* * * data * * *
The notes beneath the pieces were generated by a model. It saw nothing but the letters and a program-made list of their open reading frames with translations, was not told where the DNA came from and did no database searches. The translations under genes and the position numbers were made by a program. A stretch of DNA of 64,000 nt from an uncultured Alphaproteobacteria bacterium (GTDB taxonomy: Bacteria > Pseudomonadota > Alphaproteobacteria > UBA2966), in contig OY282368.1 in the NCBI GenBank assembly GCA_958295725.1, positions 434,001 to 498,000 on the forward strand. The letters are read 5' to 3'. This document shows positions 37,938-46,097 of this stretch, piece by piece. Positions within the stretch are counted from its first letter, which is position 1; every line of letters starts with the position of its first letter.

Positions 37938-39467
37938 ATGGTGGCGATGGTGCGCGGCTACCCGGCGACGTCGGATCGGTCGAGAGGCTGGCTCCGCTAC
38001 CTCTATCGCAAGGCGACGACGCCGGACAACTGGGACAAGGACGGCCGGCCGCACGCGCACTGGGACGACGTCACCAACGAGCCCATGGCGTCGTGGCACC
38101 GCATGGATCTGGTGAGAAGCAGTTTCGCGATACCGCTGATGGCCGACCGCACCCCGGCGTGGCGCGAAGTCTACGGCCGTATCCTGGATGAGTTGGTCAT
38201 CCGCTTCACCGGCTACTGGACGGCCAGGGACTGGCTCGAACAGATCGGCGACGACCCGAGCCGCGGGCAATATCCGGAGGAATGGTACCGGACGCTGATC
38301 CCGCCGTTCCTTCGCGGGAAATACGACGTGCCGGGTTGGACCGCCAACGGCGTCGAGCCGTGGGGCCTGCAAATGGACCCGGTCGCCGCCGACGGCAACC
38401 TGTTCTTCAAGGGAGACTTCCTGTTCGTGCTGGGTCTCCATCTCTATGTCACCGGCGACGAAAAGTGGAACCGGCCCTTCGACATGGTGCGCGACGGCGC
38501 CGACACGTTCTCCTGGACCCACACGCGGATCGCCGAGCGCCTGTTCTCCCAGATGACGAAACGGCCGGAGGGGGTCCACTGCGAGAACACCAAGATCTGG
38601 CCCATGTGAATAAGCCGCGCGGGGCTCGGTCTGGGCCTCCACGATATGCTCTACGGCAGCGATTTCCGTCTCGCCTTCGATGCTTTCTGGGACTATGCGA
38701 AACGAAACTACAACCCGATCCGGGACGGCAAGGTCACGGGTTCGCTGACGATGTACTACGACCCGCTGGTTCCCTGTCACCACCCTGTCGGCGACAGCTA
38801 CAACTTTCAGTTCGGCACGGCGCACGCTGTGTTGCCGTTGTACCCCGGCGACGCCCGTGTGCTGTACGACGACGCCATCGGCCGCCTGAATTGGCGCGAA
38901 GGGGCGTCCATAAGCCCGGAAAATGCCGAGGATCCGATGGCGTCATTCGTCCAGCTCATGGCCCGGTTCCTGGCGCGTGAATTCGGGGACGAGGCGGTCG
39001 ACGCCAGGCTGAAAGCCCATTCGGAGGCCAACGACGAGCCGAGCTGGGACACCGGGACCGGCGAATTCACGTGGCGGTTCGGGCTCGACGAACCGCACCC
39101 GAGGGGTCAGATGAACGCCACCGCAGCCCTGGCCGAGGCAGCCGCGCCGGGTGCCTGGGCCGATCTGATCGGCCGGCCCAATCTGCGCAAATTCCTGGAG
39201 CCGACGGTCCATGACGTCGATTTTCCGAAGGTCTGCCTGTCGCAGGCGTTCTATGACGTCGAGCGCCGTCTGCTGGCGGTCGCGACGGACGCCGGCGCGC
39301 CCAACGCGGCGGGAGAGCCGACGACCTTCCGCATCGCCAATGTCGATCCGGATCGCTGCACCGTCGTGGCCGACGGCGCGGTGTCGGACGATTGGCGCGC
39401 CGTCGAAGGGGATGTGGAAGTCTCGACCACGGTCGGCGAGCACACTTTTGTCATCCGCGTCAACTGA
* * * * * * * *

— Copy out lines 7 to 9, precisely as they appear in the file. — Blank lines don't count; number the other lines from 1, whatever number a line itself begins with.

38301 CCGCCGTTCCTTCGCGGGAAATACGACGTGCCGGGTTGGACCGCCAACGGCGTCGAGCCGTGGGGCCTGCAAATGGACCCGGTCGCCGCCGACGGCAACC
38401 TGTTCTTCAAGGGAGACTTCCTGTTCGTGCTGGGTCTCCATCTCTATGTCACCGGCGACGAAAAGTGGAACCGGCCCTTCGACATGGTGCGCGACGGCGC
38501 CGACACGTTCTCCTGGACCCACACGCGGATCGCCGAGCGCCTGTTCTCCCAGATGACGAAACGGCCGGAGGGGGTCCACTGCGAGAACACCAAGATCTGG